This question might be related to the four-legged stool. Or not.

Draw a simple (no crossings) closed (not necessarily convex) curve on a sheet of paper.

Can you always find four points on the curve that form the four vertices of a square?

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Guest Message by DevFuse

Started by bonanova, Jun 01 2014 06:51 AM

3 replies to this topic

Posted 01 June 2014 - 06:51 AM

This question might be related to the four-legged stool. Or not.

Draw a simple (no crossings) closed (not necessarily convex) curve on a sheet of paper.

Can you always find four points on the curve that form the four vertices of a square?

*Vidi vici veni.*

Posted 02 June 2014 - 09:52 AM

Spoiler for

Posted 02 June 2014 - 01:00 PM

Informally, the proof is to take a square and let 2 opposite corner A and C run around the loop. Doing that, you rotate the square while trying to fit the 2 other corners B and D within the loop. If you start with A and C on a horizontal line, and B and D can fit within the loop, then after 1/4 turn, A and C are on a vertical line, where BD originally was and now B and D are outside of the loop.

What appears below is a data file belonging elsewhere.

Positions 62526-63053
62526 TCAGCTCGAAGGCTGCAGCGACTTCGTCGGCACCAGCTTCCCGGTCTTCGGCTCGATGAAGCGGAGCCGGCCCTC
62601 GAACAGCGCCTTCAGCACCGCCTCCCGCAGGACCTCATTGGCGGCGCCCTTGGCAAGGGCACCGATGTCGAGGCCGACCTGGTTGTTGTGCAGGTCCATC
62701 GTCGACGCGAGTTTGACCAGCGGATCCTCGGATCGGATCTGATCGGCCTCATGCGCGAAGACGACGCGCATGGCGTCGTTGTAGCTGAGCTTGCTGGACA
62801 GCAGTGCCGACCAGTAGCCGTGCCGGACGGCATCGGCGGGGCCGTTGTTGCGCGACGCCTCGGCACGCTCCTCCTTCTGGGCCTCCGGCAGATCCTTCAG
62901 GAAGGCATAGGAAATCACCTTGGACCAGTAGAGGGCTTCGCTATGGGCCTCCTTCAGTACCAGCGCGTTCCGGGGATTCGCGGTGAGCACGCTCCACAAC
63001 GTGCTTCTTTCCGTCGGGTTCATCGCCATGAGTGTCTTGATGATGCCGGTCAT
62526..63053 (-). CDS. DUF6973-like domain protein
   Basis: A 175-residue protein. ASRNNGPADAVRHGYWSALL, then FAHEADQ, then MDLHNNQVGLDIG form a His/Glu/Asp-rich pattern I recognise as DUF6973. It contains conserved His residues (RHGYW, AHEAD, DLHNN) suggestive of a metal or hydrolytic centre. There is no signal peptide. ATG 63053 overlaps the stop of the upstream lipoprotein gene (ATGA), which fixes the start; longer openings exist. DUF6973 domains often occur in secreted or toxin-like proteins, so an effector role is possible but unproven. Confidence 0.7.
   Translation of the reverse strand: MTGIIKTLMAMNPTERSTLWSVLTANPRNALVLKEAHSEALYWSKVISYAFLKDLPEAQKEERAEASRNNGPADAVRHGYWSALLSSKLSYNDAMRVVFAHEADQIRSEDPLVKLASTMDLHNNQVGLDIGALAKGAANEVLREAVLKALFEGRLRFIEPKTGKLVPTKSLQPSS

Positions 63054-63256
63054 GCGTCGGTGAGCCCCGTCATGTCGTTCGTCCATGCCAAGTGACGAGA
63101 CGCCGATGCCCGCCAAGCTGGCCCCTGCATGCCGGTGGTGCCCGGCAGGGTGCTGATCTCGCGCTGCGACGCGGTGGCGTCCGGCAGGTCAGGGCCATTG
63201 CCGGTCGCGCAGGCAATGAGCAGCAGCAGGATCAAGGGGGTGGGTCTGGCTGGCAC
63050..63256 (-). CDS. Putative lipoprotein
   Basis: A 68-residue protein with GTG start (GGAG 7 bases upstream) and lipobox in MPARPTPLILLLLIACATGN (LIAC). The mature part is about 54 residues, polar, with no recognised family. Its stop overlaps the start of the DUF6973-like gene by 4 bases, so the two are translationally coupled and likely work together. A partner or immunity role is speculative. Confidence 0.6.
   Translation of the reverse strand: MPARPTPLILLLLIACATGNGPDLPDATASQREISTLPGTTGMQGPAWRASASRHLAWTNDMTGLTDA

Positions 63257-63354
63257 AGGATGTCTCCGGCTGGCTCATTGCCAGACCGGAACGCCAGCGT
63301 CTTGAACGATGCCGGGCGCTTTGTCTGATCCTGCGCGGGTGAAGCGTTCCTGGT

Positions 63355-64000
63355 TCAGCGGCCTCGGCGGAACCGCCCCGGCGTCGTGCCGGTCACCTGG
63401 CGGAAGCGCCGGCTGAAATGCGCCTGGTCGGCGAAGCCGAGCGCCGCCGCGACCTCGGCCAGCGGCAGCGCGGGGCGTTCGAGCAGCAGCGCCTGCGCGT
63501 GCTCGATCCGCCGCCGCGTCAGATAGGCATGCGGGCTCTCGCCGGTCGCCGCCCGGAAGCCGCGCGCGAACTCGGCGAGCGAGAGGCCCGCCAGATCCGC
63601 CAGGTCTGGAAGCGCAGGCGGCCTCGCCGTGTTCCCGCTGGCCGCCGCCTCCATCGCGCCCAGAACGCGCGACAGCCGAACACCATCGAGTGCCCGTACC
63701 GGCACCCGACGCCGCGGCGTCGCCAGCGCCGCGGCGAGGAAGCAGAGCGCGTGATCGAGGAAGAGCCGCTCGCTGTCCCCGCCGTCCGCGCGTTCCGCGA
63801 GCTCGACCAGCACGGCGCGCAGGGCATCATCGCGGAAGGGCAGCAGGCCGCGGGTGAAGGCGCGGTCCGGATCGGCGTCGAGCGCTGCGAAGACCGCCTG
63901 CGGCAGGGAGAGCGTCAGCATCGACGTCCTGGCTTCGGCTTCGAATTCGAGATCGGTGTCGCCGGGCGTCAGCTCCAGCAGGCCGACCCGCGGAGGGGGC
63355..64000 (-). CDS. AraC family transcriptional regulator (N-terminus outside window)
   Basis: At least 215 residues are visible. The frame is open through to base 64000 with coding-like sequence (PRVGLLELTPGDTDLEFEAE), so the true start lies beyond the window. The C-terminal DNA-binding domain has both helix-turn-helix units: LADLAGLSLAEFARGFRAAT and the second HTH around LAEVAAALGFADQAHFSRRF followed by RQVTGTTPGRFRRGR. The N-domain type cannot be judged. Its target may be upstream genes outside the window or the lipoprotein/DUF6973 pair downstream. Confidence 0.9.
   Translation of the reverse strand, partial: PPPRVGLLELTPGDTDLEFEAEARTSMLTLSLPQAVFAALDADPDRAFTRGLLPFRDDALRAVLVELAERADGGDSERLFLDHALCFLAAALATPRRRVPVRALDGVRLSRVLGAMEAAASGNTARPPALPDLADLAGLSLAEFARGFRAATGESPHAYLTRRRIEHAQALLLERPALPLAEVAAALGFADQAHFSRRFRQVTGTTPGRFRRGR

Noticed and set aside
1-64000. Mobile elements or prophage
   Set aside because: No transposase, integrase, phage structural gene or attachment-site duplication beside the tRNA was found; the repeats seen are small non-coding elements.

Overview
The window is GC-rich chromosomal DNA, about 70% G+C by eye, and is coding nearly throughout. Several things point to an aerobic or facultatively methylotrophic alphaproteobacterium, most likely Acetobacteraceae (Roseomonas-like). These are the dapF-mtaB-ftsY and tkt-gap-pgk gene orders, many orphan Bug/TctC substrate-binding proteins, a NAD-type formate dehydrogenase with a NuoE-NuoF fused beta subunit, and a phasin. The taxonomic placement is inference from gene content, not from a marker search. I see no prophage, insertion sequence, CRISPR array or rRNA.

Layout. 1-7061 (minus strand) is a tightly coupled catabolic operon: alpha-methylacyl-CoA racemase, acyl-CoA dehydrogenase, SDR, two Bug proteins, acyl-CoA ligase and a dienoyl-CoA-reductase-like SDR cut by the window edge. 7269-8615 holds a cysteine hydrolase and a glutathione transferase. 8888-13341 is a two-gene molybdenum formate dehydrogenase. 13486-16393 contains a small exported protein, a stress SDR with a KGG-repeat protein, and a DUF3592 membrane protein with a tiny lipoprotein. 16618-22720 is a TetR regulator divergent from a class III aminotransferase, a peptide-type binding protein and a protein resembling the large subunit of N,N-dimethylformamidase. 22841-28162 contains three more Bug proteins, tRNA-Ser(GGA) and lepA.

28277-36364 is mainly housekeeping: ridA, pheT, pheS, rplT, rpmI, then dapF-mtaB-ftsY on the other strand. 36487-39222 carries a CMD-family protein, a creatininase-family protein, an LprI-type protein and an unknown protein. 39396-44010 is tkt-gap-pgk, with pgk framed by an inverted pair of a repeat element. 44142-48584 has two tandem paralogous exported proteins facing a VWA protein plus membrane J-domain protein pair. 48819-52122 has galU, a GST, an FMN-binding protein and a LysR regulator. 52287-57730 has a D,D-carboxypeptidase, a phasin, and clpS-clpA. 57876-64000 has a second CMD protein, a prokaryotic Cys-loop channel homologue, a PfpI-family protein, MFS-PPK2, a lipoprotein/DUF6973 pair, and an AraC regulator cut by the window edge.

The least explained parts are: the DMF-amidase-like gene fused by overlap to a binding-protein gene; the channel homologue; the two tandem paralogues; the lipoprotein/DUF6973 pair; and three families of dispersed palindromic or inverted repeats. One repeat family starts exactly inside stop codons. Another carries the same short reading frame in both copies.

So, at some point (for some angle between AC and the horizontal), you go from "B and D both fit in the loop" to "B and D fit outside the loop". At that point, it should be possible to fit both B and D on the loop.

There are plenty of loose ends, but it makes me feel such a square must exist.

Posted 02 June 2014 - 03:37 PM

It's probably better to define a rhombus for each direction:

Spoiler for

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